Over-the-Counter Medications in the Cockpit

Playing doctor when you're sick.

October 1, 1993

When you're a medical examiner, the questions come up over and over again. Can I take this medicine and fly? Is the medication approved by the Federal Aviation Administration? Is this antibiotic on the FAA's "Okay List"? Well, the FAA has no list per se. Oh sure, there are many medicines that the FAA routinely approves and some that are most certainly disqualifying, but most are considered on a case-by-case basis. In most instances of short-term therapy, the FAA relies on the aviation medical examiner to advise the airman on medication usage, side effects, and flying status.

Before a decision can be reached on whether a pilot who is taking a certain medication can fly or not, many factors must be considered. One of the most important is the underlying illness. Sometimes the medication is fine, but the pilot needs to be home in bed, not in the cockpit.

Strep throat is a good example. It is usually treated with penicillin and aspirin or Tylenol. Under favorable circumstances, usually it is safe to fly while taking these medications. But strep throat can be accompanied by a fever high enough to cause delirium and throat pain severe enough to be very annoying. So in spite of the relatively benign side-effect profile of both aspirin/Tylenol and penicillin, flying would not be wise.

In other cases, it's the medication rather than the condition that compels a physician to ground the pilot. Other than pain and soreness, there would be no reason a pilot could not fly after having an ingrown toenail removed. But in the 24 to 48 hours after undergoing this minor surgical procedure, the discomfort can require a narcotic pain reliever. Of course, the side effects of this class of medication preclude any cockpit duties whatsoever.

Between these two extremes lie hundreds of illnesses and hundreds of medications in an almost endless array of circumstances. Which affect a pilot's performance, and which do not? Sometimes complex situations cannot be distilled down into a yes or no answer. In these cases, we must err on the side of safety.

But what about self-treatment of minor ailments with over-the- counter medications (referred to in the trade as OTC meds)? Some basic differences between OTC meds and prescription drugs are worth considering. First, because an OTC med is simply a medication that you can buy without a prescription, you usually have no opportunity to discuss your illness or the medication with a doctor. You decide what ails you, what kind of medication to take, and, ultimately, if it is safe to fly.

Another big difference is that most OTC meds are intended to relieve symptoms and not to cure illnesses. There are a few exceptions to this, but most of the time when you take an OTC med, you are masking an illness rather than curing it. This can be especially insidious if the illness you are masking is getting worse.

People do not want to feel bad or be sick, and pilots hate to cancel flights, so it is understandable that we would take an occasional OTC med to treat ourselves. However, before you decide to take an OTC med and fly, you should ask yourself four questions:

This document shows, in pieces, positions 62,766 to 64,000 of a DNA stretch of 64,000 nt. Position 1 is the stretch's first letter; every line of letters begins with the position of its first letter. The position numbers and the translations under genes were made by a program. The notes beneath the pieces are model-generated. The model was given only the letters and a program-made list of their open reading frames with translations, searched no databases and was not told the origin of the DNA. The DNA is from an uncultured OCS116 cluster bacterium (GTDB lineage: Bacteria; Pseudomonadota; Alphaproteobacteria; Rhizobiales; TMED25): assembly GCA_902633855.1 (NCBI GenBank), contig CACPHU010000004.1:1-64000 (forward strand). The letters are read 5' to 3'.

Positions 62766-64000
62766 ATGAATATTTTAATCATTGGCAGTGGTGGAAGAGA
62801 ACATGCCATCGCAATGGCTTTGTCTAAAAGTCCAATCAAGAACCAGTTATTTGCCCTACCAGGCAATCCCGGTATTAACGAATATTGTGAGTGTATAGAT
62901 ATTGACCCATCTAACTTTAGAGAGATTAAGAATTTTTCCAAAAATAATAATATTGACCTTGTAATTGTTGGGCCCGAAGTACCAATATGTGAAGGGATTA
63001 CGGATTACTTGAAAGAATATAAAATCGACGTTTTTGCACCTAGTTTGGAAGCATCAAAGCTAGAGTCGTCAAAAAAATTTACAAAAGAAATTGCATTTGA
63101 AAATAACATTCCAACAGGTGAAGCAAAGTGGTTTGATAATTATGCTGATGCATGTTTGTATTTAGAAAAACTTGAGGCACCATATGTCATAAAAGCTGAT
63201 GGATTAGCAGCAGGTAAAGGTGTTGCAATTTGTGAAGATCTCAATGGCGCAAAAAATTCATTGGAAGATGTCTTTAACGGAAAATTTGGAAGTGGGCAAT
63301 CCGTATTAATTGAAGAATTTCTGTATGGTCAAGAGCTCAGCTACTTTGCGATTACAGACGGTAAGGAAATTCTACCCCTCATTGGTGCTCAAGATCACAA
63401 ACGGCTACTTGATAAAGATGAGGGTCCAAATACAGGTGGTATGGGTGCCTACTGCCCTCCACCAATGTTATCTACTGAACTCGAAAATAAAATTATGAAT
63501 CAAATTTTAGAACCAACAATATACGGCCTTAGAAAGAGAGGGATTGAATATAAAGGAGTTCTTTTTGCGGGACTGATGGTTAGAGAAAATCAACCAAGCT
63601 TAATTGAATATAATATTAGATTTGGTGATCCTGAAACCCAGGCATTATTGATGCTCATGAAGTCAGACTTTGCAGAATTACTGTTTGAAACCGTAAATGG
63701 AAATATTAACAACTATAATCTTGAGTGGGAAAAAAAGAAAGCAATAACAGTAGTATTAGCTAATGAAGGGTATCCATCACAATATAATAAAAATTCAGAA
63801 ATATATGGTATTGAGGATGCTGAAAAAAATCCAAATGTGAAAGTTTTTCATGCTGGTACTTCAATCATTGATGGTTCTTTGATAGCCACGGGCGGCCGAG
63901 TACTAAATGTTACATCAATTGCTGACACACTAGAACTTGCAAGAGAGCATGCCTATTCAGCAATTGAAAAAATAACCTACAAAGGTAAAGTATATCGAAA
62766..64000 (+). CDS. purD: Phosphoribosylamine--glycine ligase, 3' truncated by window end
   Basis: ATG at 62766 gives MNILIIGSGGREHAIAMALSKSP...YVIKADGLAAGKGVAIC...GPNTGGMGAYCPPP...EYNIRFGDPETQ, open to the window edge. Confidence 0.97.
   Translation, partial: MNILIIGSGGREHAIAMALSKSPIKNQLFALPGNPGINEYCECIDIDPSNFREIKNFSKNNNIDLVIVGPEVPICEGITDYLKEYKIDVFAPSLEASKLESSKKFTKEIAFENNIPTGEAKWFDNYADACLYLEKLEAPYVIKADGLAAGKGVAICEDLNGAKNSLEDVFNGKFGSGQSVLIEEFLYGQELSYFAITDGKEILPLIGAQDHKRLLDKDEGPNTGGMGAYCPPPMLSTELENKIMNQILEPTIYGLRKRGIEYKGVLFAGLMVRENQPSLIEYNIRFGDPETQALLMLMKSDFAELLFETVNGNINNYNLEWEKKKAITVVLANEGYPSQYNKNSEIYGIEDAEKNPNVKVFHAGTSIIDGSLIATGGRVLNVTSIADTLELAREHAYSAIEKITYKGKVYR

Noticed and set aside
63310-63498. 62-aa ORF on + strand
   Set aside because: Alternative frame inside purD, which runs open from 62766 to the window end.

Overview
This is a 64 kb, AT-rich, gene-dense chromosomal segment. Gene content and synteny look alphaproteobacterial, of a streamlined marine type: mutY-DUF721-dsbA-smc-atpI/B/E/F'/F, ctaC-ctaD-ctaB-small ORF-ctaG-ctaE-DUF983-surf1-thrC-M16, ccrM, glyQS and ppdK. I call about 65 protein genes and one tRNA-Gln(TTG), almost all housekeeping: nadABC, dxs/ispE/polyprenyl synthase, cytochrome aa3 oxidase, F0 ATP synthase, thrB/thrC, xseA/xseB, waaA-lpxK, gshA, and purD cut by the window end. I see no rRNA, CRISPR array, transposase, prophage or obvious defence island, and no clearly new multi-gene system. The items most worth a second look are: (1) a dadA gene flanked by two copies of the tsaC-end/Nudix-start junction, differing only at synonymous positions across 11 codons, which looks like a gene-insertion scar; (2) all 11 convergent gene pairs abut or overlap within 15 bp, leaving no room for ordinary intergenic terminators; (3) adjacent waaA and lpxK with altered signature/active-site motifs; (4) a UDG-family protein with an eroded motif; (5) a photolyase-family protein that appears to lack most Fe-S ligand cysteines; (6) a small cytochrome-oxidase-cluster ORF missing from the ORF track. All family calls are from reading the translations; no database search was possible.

• How bad do I feel, and what sort of symptoms do I have?
  • How well does the medication relieve my symptoms?
  • What else does the medication do to me?
  • Are my symptoms likely to get worse?

First, how bad do you feel? Be honest with yourself. Over and over, I have seen pilots in the clinic with the same request: "Give me something to get me through, Doc, I've got an important flight." Some of these intrepid airmen were treated and returned to flight status, but many of them obviously were too sick to fly under any circumstances — medication or no medication. When I point this out to them, there is usually an audible sigh of relief. Someone else telling them they were too sick to fly forced them to consider how bad they really felt.

If you decide to treat yourself, then you must stop for a minute and take an objective look at how you really feel. This is the most important thing to do when making a go/no-go decision. Unfortunately, it is also the easiest step to skip. When our mind-set is "I must fly," it is amazing how much we rationalize about how we feel. This can be a very insidious process as our skills degrade and our judgment goes down the tubes.

Another part of this question is, what sort of symptoms do you have? Instead of looking at how bad you feel, turn your attention to how you feel bad. Some symptoms should obviously preclude flight, no matter how mild they might be. Dizziness, blurred or double vision, persistent chest pain, and shortness of breath all belong in this category.

Your medical history also should be part of the equation. For example, if you have a history of kidney stones, then even the mildest flank pain (lower back and side pain — frequently experienced with a kidney stone) should tell you not to fly until you get it checked out. A mild headache in an airman who gets an occasional tension headache might be okay, but this same headache in an airman with high blood pressure should be a no-go symptom, at least until it is checked out.